How Often Can I File for Bankruptcy?
Anyone can have financial difficulties. Sometimes the best option is getting debt relief through bankruptcy. Filing for bankruptcy can help with debt problems like credit card debt, medical bills, and other financial obligations to creditors.
Going through the bankruptcy process once is enough to get most people back on their feet. However, some people continue to struggle with unmanageable debts. Filing a second bankruptcy may be necessary to truly get a fresh start. Bankruptcy law can be complicated, but a second bankruptcy case can be more difficult. You can get answers to your bankruptcy law questions from an experienced bankruptcy attorney.
The waiting period between bankruptcy filings depends on the type of bankruptcy. The two most common forms of personal bankruptcy are Chapter 7 and Chapter 13. With either filing, debtors generally have to get credit counseling first. After filing, there is an automatic stay to stop creditors from taking legal action like wage garnishments.
Chapter 13 bankruptcy is for personal debt restructuring. The filer creates a payment plan and pays the trustee regular payments for three to five years. Creditors get a portion of what they are owed, and the debtor gets to keep their property. After the plan is completed, the bankruptcy discharges any remaining debt, and the filer has a fresh financial start.
A Chapter 7 bankruptcy is a liquidation bankruptcy. The bankruptcy trustee takes control of the person’s assets and sells them off to give money to creditors. Some assets are exempt from liquidation, but most are sold off. After bankruptcy (four to six months), unsecured debts and secured debts are discharged.
The amount of time you may have to wait between bankruptcy filings is generally:
- Chapter 7 to Chapter 7: Eight years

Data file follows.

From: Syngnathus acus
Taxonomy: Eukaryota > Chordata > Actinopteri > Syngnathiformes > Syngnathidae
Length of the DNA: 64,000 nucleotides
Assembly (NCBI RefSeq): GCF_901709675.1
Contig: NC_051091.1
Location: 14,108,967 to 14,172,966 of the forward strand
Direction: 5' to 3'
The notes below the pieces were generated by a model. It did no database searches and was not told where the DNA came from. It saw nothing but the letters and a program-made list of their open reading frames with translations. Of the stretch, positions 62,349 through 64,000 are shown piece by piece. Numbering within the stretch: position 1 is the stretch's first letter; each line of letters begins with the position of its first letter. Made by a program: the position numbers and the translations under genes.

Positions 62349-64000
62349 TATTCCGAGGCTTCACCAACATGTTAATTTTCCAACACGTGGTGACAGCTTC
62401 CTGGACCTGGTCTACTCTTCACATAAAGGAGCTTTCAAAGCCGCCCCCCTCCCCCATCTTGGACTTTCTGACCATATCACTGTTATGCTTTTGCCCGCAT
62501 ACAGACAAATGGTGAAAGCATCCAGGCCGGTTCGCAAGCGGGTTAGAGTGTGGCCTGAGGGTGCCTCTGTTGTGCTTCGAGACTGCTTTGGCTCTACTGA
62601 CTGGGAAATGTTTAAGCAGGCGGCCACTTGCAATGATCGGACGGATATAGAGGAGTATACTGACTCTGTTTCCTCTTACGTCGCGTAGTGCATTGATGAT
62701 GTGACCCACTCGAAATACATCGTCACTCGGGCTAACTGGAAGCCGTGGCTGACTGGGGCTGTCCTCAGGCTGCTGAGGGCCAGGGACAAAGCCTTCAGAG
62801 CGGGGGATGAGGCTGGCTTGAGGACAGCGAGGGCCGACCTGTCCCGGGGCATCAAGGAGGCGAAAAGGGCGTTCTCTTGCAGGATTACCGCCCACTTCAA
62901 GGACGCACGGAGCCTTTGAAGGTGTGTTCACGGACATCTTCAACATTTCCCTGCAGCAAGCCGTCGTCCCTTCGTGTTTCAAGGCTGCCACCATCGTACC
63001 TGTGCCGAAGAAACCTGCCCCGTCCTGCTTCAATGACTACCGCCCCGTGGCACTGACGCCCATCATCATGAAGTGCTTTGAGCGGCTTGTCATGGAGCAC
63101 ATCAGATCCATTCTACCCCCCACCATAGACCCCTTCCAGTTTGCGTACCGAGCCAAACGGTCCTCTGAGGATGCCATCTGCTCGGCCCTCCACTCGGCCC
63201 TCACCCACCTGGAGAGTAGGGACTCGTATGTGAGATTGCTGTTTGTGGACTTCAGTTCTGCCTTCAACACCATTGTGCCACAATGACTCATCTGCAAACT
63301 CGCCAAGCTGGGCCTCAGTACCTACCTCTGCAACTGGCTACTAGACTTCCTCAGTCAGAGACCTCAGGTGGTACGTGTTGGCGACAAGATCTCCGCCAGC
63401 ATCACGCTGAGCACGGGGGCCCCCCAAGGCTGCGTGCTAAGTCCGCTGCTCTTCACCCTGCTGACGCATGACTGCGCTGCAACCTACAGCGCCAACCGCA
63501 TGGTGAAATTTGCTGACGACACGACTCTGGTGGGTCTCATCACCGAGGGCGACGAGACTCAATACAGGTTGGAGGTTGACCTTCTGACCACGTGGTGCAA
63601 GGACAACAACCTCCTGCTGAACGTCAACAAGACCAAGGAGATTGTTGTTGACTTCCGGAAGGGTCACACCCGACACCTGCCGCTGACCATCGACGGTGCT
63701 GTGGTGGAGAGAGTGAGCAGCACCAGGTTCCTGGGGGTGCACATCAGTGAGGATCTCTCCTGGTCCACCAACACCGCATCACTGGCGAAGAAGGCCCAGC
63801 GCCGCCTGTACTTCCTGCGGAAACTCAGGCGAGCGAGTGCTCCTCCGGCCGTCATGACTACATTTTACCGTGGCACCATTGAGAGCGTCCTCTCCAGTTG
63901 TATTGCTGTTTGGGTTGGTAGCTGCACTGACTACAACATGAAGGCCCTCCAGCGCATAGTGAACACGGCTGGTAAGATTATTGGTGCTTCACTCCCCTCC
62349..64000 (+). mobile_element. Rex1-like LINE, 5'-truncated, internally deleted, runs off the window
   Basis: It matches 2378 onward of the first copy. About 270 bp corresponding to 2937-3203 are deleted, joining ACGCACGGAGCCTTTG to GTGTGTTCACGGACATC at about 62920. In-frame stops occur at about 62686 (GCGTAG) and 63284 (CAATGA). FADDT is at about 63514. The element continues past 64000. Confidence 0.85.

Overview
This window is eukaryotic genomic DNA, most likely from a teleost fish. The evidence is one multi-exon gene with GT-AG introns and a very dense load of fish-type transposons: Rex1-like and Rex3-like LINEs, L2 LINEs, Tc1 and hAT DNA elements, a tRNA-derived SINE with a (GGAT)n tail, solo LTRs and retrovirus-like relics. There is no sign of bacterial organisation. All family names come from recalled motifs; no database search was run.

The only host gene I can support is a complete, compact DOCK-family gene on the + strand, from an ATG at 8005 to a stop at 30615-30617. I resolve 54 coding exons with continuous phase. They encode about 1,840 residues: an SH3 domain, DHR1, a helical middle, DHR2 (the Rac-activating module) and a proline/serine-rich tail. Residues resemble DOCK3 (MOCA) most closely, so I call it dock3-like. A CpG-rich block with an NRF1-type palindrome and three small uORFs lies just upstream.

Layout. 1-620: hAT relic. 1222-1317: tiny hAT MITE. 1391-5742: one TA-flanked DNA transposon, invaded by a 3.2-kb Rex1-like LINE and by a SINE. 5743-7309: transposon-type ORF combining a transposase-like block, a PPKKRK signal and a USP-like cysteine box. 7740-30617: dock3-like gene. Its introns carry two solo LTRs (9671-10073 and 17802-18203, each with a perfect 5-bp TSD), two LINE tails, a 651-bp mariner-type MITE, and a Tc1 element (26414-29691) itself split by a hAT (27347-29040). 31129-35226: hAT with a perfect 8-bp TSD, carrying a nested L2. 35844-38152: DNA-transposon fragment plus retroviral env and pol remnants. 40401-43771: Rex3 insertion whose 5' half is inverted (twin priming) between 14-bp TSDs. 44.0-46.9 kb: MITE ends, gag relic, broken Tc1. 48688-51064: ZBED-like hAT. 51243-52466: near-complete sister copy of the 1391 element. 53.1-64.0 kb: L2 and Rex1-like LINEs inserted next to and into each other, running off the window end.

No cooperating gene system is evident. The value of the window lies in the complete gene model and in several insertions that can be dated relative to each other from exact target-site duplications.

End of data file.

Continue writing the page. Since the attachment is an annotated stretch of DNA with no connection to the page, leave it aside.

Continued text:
- Chapter 13 to Chapter 13: Two years
- Chapter 7 to Chapter 13: Four years
- Chapter 13 to Chapter 7: Six years
Filing for bankruptcy is usually a last resort for financial problems and should not be taken lightly. Bankruptcy is a legal way to eliminate debt. However, it can be subject to abuse. The court system limits how often a person can file for bankruptcy protection. This policy aims to deter people from using bankruptcy to avoid paying creditors.
You can file a Chapter 7 bankruptcy once every eight years. If you enter into a Chapter 13 payment arrangement and default or ask to cancel it, you must wait six years before another Chapter 13 bankruptcy case.
The waiting period starts at the time of the initial filing date and not when you complete your bankruptcy and discharge your debts. Since most Chapter 7 filings take less than six months, you would have to wait about 7.5 years before filing again after a previous bankruptcy.
A Chapter 13 repayment plan usually takes three to five years, so with a two-year time limit, you could file another Chapter 13 during bankruptcy or right after discharge. This can happen when unexpected financial problems like losing a job or a medical emergency occur.
If you file for Chapter 13 but your financial situation changes, you can switch from a Chapter 13 filing to a Chapter 7. When this happens, the payment plan stops, and your assets are liquidated to pay off creditors.
There is no waiting period for this type of filing, but if Chapter 7 is granted, you would have to wait eight years to file Chapter 7 or six years to file Chapter 13. If the bankruptcy was dismissed, the waiting period to refile is usually 60 to 180 days, depending on the state.
There is no limit to the number of times people can file for bankruptcy. However, with each filing, the bankruptcy court may offer fewer protections. Every bankruptcy filing also takes a hit on your credit score, and it may be more and more difficult to get any credit from lenders in the near future.
Filing bankruptcy a second time may be difficult without the waiting period. A bankruptcy court judge may not be willing to grant a bankruptcy filing if they believe you are abusing the bankruptcy code. If you have questions about filing for bankruptcy again, talk to a local bankruptcy lawyer for advice.
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